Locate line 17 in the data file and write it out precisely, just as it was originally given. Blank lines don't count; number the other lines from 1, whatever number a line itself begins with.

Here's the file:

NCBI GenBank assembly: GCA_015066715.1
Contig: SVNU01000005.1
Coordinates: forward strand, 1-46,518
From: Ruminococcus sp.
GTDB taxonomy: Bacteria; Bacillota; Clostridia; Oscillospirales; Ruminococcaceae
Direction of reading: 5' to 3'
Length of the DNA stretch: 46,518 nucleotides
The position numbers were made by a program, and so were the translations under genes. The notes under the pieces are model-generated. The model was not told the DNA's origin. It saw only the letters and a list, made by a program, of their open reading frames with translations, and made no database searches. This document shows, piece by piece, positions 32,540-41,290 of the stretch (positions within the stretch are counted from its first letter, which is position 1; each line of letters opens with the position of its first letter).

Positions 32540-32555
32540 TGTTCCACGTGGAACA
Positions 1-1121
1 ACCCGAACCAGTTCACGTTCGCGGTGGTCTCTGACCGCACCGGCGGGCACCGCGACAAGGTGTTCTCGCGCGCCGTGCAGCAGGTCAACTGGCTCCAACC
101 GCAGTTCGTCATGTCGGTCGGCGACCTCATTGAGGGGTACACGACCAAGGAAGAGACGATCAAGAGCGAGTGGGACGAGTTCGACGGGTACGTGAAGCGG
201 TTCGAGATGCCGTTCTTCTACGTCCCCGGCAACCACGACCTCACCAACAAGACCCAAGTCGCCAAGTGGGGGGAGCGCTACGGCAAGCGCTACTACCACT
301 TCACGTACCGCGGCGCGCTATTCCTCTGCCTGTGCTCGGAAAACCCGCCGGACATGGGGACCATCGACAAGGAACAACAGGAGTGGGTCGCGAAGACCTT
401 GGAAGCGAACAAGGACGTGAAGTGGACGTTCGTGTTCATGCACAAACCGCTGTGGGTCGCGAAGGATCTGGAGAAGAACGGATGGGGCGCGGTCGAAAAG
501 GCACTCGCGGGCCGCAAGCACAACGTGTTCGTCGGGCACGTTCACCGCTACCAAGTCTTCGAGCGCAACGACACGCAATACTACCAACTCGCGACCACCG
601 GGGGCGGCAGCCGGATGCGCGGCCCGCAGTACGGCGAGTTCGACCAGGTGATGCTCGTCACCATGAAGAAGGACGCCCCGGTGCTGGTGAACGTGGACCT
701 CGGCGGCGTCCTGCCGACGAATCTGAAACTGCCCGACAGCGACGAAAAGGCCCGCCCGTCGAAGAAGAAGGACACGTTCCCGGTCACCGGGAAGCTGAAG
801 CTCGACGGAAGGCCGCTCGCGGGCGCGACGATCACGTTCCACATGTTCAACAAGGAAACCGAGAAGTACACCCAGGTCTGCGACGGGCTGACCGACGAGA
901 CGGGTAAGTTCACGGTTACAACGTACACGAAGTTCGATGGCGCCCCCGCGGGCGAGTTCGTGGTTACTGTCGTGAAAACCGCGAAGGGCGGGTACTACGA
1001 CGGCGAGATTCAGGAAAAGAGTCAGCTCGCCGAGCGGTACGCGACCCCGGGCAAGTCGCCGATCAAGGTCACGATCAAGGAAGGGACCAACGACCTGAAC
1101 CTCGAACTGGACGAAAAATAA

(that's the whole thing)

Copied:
501 GCACTCGCGGGCCGCAAGCACAACGTGTTCGTCGGGCACGTTCACCGCTACCAAGTCTTCGAGCGCAACGACACGCAATACTACCAACTCGCGACCACCG